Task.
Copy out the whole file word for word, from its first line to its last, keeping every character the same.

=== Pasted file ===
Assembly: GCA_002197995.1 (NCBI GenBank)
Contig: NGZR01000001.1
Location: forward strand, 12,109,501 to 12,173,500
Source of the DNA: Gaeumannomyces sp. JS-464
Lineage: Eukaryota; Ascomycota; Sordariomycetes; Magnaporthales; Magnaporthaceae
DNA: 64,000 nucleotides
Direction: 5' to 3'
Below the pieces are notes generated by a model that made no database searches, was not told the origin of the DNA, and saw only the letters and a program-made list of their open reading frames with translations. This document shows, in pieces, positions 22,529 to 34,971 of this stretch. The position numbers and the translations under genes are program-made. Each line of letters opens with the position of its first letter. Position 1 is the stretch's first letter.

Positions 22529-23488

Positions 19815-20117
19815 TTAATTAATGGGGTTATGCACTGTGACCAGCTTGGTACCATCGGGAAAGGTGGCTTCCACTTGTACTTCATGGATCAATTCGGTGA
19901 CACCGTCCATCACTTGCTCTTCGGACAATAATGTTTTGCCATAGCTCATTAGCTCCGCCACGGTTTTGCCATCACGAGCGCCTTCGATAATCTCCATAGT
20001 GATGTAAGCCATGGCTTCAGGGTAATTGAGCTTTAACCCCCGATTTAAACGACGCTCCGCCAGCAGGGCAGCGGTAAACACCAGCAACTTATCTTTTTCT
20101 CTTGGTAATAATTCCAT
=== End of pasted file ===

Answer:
Assembly: GCA_002197995.1 (NCBI GenBank)
Contig: NGZR01000001.1
Location: forward strand, 12,109,501 to 12,173,500
Source of the DNA: Gaeumannomyces sp. JS-464
Lineage: Eukaryota; Ascomycota; Sordariomycetes; Magnaporthales; Magnaporthaceae
DNA: 64,000 nucleotides
Direction: 5' to 3'
Below the pieces are notes generated by a model that made no database searches, was not told the origin of the DNA, and saw only the letters and a program-made list of their open reading frames with translations. This document shows, in pieces, positions 22,529 to 34,971 of this stretch. The position numbers and the translations under genes are program-made. Each line of letters opens with the position of its first letter. Position 1 is the stretch's first letter.

Positions 22529-23488

Positions 19815-20117
19815 TTAATTAATGGGGTTATGCACTGTGACCAGCTTGGTACCATCGGGAAAGGTGGCTTCCACTTGTACTTCATGGATCAATTCGGTGA
19901 CACCGTCCATCACTTGCTCTTCGGACAATAATGTTTTGCCATAGCTCATTAGCTCCGCCACGGTTTTGCCATCACGAGCGCCTTCGATAATCTCCATAGT
20001 GATGTAAGCCATGGCTTCAGGGTAATTGAGCTTTAACCCCCGATTTAAACGACGCTCCGCCAGCAGGGCAGCGGTAAACACCAGCAACTTATCTTTTTCT
20101 CTTGGTAATAATTCCAT